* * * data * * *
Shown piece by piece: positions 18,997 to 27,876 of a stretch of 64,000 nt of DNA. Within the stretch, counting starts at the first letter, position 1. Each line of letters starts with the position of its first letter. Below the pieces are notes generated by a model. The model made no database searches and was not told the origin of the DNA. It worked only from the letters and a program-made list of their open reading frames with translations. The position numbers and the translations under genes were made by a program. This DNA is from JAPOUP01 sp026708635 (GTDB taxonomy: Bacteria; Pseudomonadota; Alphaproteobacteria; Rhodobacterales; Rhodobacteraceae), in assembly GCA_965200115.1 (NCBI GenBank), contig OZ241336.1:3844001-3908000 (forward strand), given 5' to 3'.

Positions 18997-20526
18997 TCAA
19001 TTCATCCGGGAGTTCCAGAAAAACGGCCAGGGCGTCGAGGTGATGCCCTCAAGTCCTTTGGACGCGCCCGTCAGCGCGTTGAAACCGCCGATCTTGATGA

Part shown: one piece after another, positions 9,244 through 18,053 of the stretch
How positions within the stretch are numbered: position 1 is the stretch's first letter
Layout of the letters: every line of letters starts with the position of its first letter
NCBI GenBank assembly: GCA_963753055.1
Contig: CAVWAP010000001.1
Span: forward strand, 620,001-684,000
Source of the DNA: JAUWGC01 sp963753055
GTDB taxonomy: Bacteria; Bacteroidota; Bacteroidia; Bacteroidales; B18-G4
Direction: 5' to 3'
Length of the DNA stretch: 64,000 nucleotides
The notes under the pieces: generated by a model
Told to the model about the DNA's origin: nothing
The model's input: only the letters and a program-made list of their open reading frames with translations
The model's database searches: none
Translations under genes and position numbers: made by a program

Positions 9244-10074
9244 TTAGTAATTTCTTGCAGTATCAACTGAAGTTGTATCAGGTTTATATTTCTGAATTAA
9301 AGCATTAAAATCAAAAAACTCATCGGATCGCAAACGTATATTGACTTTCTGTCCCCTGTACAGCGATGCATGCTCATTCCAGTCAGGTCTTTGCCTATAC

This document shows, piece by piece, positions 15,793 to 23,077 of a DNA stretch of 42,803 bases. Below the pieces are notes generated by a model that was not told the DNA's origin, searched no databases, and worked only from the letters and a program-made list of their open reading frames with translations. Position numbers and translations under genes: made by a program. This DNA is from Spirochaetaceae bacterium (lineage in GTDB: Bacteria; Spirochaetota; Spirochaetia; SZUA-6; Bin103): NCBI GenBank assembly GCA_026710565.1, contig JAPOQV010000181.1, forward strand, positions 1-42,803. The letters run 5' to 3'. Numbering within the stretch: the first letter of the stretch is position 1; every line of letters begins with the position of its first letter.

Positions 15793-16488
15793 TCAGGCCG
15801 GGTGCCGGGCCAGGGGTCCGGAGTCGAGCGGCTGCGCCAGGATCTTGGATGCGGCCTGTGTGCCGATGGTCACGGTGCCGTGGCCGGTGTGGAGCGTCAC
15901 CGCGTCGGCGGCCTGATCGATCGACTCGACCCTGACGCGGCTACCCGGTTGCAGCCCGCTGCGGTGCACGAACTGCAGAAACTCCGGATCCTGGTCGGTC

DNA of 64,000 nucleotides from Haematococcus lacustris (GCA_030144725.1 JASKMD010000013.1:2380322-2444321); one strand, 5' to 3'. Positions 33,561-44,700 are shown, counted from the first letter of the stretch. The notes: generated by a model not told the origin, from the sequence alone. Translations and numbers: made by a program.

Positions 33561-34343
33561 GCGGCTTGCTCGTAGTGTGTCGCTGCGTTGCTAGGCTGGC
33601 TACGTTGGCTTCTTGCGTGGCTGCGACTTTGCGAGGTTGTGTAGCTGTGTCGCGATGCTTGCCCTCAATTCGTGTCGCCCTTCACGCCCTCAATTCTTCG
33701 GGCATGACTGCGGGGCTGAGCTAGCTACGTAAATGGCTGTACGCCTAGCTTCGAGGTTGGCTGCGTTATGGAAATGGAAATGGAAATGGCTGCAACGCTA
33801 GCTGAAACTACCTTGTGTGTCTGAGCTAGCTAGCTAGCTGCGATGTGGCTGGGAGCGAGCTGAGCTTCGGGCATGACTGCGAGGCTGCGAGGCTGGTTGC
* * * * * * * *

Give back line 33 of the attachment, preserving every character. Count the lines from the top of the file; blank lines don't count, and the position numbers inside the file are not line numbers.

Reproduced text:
33801 GCTGAAACTACCTTGTGTGTCTGAGCTAGCTAGCTAGCTGCGATGTGGCTGGGAGCGAGCTGAGCTTCGGGCATGACTGCGAGGCTGCGAGGCTGGTTGC